Kindness and love, they are a secret. He, according to Msimangu, is the one that the white people are most afraid of, because he is not afraid. Pleasant-faced man: A white man who works at the reformatory at which Absalom stayed. Lithebe, a Christian woman who feels that helping others is her duty. The chief: A self-important, proud man who is more concerned with displaying his power than with learning about ways to help Ndotsheni.
Tomlinson Along with Dubula and John Kumalo, he is one of the three major black leaders in Johannesburg. Knowing this, why do you think jarvis takes the book containing the lincoln address with him when he leaves That last two paragraphs in this chapter are about quiet. This desire for revenge has led the whites to demand more police protection rather than demanding more schools that could educate the masses who are performing the crimes. Harrison The father of John and Mary Harrison, James and Margaret Jarvis stay with him while they are in Johannesburg. He was well-loved by black and white South Africans alike. Unlike his brother, John Kumalo has forsaken the church and now lives a largely immoral life, having divorced his wife and taken up with a mistress.
He donates milk at first, then makes plans for a dam and hires an agricultural expert to demonstrate newer, less devastating farming techniques. And since Absalom is on trial for a similar crime, there is a real possibility that he will be made to suffer for this crime, as well as the one he actually committed. The premiere was attended by Paton himself, who had travelled from , as well as 's then-President with political acumen, the director had arranged for the first performance to take place on the President's birthday. He loves his money and power, loves that people will listen to him, but knows that if he says anything too controversial he will be put in prison. The agricultural demonstrator: James Jarvis pays him to come to Ndotsheni and help the villagers learn to work the land successfully. John Kumalo is quite the opposite.
Hlatshwayos Absalom Kumalo stayed with this woman while in Shanty Town before he went to the reformatory. Stephen also wants to know why John did not write. In chapter 7, Kumalo finds and confronts his brother. So Kumalo is in a perfect position to observe the damaging results of black unemployment and the lack of defined social roles in the people around him. He is happy to do it, because he wants money for himself, and independence from white people for his own people.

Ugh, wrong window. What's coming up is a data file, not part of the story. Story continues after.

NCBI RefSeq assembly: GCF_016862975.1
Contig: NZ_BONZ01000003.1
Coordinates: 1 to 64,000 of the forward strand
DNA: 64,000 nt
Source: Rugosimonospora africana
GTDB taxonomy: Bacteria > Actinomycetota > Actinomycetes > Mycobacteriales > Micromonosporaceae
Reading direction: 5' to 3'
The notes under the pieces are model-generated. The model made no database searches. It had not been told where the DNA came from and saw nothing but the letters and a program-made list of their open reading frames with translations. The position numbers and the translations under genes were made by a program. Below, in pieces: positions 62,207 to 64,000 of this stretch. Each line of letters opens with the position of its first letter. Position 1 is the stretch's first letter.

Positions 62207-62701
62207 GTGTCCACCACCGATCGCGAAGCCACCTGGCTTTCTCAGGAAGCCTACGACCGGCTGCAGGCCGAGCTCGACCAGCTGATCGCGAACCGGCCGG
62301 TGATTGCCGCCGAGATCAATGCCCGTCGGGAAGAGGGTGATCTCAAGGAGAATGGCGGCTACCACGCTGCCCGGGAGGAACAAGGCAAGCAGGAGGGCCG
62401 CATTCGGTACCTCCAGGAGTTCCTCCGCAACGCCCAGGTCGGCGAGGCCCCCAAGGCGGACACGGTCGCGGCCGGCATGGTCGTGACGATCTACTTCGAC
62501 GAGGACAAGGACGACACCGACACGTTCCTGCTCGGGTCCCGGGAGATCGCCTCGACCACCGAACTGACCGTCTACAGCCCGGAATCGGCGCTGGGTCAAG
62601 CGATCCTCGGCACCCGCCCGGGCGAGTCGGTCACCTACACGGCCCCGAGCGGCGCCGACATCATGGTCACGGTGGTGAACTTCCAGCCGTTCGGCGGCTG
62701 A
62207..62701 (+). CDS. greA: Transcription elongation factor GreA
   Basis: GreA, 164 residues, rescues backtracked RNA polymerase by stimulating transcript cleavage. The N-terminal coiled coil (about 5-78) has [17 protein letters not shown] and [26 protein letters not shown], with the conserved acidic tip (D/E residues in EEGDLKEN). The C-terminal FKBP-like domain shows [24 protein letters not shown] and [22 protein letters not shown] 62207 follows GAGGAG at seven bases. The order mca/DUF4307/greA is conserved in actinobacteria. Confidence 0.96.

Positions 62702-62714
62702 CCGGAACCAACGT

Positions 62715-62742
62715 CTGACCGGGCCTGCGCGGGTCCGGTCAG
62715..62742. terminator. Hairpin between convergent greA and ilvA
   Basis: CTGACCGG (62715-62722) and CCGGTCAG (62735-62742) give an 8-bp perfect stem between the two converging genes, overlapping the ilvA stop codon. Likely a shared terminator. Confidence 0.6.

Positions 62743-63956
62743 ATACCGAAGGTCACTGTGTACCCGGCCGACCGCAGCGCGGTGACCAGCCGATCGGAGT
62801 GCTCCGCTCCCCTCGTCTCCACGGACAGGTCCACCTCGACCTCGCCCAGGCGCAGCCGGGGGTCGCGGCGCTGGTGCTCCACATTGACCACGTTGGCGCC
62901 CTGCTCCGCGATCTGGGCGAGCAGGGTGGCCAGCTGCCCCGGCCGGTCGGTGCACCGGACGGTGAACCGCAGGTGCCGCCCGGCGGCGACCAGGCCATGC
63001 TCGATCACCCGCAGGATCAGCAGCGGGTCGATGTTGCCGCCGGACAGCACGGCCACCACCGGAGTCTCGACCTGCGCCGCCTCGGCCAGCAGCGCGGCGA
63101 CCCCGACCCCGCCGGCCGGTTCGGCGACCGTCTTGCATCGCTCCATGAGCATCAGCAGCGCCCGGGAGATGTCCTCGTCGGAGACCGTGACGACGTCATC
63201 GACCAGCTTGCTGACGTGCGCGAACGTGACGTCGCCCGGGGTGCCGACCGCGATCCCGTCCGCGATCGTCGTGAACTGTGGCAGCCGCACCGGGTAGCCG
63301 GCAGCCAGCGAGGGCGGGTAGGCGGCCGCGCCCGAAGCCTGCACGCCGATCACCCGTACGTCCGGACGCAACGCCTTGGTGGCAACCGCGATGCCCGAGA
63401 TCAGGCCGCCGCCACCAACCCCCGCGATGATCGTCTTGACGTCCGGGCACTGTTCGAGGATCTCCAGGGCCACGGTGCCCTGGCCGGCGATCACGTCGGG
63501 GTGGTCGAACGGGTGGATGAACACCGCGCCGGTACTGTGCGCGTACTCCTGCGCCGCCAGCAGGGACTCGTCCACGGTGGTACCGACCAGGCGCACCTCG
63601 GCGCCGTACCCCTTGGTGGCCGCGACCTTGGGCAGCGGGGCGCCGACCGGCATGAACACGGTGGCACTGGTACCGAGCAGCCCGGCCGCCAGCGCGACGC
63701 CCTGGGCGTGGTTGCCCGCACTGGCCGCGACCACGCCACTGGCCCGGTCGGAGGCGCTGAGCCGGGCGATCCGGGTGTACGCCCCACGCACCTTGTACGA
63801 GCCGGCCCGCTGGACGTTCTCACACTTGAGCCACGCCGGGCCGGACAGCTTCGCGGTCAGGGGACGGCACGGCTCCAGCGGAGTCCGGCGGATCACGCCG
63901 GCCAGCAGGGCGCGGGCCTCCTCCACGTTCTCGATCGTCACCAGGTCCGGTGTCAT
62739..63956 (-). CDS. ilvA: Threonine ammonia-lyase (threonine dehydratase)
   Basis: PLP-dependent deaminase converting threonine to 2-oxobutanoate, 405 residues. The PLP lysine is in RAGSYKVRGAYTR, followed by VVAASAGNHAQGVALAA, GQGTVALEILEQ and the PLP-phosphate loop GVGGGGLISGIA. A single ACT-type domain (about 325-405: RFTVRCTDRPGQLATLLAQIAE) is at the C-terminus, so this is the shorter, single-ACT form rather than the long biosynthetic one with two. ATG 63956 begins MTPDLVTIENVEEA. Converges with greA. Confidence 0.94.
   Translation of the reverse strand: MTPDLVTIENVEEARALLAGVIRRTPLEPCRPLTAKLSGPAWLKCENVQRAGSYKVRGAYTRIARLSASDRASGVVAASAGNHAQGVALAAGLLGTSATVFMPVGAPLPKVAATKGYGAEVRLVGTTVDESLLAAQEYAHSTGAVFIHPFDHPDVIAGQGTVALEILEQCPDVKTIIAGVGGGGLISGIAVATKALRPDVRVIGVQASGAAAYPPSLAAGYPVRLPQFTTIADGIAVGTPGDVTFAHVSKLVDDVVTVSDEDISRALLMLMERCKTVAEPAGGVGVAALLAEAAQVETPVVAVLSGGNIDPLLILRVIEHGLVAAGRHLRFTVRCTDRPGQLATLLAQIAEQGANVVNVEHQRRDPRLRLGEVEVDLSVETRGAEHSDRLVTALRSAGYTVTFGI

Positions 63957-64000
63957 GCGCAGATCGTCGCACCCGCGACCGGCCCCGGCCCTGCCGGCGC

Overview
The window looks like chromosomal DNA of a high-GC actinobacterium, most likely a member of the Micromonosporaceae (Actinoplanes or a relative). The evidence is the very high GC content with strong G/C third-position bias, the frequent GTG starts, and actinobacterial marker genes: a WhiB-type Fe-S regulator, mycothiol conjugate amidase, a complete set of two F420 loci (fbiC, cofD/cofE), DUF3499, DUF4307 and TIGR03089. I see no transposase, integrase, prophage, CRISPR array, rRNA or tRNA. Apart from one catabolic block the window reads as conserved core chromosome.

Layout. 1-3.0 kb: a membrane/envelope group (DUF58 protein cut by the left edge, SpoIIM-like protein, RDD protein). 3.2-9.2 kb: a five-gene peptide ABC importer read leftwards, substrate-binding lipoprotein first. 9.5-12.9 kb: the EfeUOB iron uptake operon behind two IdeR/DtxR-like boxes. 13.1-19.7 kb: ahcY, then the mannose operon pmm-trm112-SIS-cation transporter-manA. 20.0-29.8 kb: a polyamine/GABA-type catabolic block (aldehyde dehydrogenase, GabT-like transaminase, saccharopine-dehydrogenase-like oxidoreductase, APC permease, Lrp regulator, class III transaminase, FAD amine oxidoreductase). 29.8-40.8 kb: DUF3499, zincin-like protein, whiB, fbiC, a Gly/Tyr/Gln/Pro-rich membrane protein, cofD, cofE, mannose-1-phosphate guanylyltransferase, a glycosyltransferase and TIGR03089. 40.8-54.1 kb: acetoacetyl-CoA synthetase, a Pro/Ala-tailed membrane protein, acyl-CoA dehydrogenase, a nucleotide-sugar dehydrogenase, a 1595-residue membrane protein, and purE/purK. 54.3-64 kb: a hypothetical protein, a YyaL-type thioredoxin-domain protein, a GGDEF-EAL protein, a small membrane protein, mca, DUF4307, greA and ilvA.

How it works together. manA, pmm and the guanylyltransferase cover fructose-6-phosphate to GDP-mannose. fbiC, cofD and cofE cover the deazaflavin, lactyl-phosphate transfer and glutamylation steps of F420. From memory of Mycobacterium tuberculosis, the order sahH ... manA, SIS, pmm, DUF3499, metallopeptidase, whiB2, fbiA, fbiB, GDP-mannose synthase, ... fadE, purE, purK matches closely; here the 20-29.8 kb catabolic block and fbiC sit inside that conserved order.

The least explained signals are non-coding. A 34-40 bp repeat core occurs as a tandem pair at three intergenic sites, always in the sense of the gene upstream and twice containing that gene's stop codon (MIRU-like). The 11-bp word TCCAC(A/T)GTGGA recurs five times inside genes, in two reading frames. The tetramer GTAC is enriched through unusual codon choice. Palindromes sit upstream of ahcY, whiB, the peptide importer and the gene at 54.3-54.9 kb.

Despite coming across as arrogant and even a bit fake, John is still a powerful speaker. Barbara Smith One of Margaret Jarvis's nieces, James and Margaret Jarvis visit her during their time in Johannesburg. He cares about Absalom, but he is also cynical. So, while Kumalo and Msimangu are watching John give a speech, the narrator sums up: There are some men who long for martyrdom, there are those who know that to go to prison would bring greatness to them, these are those who would go to prison not caring if it brought greatness or not. And of course, he immediately gets cheated: a young man offers to buy a bus ticket for him and then disappears with his money. He is needed there, the letter says, to help his sister, Gertrude, who the letter says has fallen ill. In the novel, Absalom requests that his son be named , the name of one of 's disciples.
. A major reason why Absalom was missing is that he murdered Arthur Jarvis when he, Johannes Pafuri, and his cousin John attempted to rob his house. Absalom is young, immature, and irresponsible, but being caught, paradoxically, brings out the best in him. The morning of his departure, Kumalo rouses his new family to bring them back to Ndotsheni only to find that Gertrude has disappeared. John Kumalo The brother of Stephen Kumalo, he is a former carpenter who has become a great political leader in Johannesburg primarily because of his charisma and speaking abilities.
A kind and just man who believes in the strength of family life, Kumalo searches desperately for his son in order to reunite his family, but becomes an activist for social justice and a return to rural life once he learns that his son is responsible for the murder of Arthur Jarvis. A tall, young minister at the Mission House in Sophiatown, Msimangu has an acute understanding of the problems that face South Africa. Father Vincent He is the white priest at the Mission House who tells Stephen Kumalo that the sorrow that he feels over his son is an improvement over fear, for the sorrow can enrich him. With the help of friends, Kumalo obtains a lawyer for Absalom and attempts to understand what his son has become. Absalom Kumalo: Stephen Kumalo's only child. Deep down the fear for his son.
The beginning of the change in John Jarvis occurs when he gives a large donation to the African Boys' Club, an organization that Arthur Jarvis had helped sponsor. This is in sharp contrast to Stephen, who had to think very seriously about using his savings to come to Johannesburg. Though he is terrified of his execution, he eventually comes to terms with it, and arranges for all of his money to be given to his child when it is born. Neither of them are willing to accept that they have dodged responsibility, laying it at the feet of their more honest relatives. But he still wants to see his brother, so he and Msimangu set off to find him.